New, Detailed Housing Starts Data

Here is a brief “advance” note looking at our brand-new data for first quarter.  We are seeing evidence of strong housing demand all around the country (relative to a year ago).

These are from our proprietary in-field counts.  The number in all cases is the 1Q 2013 total housing starts followed by the prior year, 1Q 2012, outcome.  There were increases versus three months ago, too, but the percent changes I’m citing here are year over year.

Southern California:         2,944  vs. 1,513                          +94.6%

Northern Cali:                   3,181 vs. 1,357                          +134.4%

Starts are up over 10,000 again at an annual rate (total of last 4 quarters)!  Santa Clara County was up HUGE, 1,136 versus 241 (up 371.4% over the 4 quarters).  Contra Costa and Sacramento were also up significantly.

Las Vegas:                          1,601 vs. 945                                    +69%

Southwest submarket is the largest, but the smaller Northwest submarket had the largest gain.

Atlanta:                               2,628 vs. 1,568                                 +67.6%

Gwinnett County – up to 508 starts versus 291 a year ago

Central Florida:                 3,684 vs. 2,922                                 +26.1%

This is the 10-county area.  Lake County was up strongly, but Orange is still the most active.

South Florida:                    1,589 vs. 983                                    +61.6%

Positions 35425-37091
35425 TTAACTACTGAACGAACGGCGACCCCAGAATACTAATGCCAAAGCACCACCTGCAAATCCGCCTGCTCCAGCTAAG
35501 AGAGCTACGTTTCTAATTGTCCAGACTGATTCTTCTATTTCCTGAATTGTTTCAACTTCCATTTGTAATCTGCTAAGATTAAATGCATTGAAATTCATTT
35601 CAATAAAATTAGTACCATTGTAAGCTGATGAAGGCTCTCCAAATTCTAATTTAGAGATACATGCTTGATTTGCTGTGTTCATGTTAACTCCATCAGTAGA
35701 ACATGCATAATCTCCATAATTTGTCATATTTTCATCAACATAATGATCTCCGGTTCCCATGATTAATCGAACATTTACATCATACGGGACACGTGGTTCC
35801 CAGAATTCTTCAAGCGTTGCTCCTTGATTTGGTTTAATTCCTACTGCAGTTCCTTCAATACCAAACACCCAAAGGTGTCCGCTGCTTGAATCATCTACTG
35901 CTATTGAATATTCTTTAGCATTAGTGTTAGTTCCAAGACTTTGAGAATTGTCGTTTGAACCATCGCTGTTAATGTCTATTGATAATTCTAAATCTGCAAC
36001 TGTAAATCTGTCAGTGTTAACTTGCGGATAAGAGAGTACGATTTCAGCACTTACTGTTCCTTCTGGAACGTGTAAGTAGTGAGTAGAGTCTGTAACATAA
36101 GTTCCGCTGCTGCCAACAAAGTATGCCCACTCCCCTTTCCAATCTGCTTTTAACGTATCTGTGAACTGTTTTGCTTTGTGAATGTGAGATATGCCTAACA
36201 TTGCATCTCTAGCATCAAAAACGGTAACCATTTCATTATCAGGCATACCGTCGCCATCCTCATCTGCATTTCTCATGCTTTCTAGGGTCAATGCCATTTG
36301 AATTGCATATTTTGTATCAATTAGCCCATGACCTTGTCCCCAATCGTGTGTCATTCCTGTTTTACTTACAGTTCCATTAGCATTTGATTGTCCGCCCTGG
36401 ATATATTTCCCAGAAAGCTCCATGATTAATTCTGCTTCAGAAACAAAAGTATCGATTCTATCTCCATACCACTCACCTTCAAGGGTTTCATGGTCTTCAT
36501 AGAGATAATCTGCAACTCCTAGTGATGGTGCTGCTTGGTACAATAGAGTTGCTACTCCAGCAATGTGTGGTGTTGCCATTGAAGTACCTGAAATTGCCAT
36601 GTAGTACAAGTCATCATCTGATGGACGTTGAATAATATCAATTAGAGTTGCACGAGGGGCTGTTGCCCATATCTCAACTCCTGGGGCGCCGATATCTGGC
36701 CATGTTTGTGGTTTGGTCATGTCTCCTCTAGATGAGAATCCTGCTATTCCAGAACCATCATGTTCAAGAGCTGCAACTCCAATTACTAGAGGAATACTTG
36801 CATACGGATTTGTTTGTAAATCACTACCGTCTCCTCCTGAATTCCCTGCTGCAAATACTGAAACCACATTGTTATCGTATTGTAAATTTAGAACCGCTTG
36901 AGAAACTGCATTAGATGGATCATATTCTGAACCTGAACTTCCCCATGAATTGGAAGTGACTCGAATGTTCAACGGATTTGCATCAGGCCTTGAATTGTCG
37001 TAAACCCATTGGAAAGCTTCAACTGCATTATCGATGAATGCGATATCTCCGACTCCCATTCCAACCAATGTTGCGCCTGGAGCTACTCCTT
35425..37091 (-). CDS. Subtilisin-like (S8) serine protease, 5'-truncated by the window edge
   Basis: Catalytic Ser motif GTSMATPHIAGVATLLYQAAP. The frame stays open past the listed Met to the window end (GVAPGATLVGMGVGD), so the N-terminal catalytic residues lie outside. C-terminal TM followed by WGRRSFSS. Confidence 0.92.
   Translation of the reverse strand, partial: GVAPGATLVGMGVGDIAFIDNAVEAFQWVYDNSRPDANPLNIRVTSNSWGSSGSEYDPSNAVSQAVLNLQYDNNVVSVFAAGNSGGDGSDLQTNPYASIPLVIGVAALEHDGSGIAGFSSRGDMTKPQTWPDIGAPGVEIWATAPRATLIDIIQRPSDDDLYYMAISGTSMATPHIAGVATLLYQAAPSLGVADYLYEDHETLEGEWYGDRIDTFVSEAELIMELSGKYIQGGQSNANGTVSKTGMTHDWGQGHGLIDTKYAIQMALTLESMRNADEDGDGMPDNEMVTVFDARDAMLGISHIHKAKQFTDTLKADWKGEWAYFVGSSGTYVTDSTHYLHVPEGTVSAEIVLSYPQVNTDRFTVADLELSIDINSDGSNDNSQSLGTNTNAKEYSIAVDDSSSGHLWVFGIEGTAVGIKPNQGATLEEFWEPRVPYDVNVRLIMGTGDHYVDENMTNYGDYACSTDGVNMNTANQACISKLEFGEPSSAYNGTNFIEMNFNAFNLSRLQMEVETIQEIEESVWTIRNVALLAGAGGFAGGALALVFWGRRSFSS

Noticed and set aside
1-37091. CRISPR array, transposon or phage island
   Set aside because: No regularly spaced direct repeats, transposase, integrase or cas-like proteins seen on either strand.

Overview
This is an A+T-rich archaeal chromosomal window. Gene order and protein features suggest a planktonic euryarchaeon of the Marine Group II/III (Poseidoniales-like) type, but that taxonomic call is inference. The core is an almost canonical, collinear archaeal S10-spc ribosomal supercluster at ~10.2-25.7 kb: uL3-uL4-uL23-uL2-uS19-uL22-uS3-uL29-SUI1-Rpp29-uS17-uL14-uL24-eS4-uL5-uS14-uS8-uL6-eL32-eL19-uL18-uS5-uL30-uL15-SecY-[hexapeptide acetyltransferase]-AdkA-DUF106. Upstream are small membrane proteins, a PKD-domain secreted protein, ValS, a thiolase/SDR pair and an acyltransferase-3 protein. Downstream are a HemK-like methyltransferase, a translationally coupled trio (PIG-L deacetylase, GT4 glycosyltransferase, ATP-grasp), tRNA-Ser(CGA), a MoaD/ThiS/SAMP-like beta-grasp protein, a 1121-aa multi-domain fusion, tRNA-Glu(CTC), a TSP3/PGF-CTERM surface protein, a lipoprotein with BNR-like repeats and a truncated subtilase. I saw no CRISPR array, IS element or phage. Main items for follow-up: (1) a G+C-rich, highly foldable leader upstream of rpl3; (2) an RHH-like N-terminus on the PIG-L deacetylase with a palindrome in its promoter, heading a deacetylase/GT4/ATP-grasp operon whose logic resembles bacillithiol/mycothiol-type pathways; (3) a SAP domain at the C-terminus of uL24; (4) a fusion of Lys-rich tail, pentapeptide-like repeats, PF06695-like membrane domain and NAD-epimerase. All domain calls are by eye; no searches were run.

Miami-Dade has launched ahead of Palm Beach County for the first time in my memory.  Strong first-quarter increase (vs prior q).

Northern Virginia:            2,229 vs. 1,630                                 +36.7%

Fairfax County – up to 386 vs. 143

Loudon is the most active of all, up to 867 vs. 662.

The other interesting story on new home sales is that more and more builders are saying that they are raising prices in order to (deliberately) slow down sales.  The builders who are running out of lots in a given project, and who do not have a replacement project to ‘roll into,’ want to sell their last homes at a slow pace, but a high profit.

Also, with regard to the Builder Confidence index that came out recently, despite assertions by some commentators that builders are worried about lower traffic and slower sales, my take is that the low readings on builder confidence relate more to concerns about lot costs and labor shortages!  If sales are slowing, for most of the builders I have talked with, it is expected.

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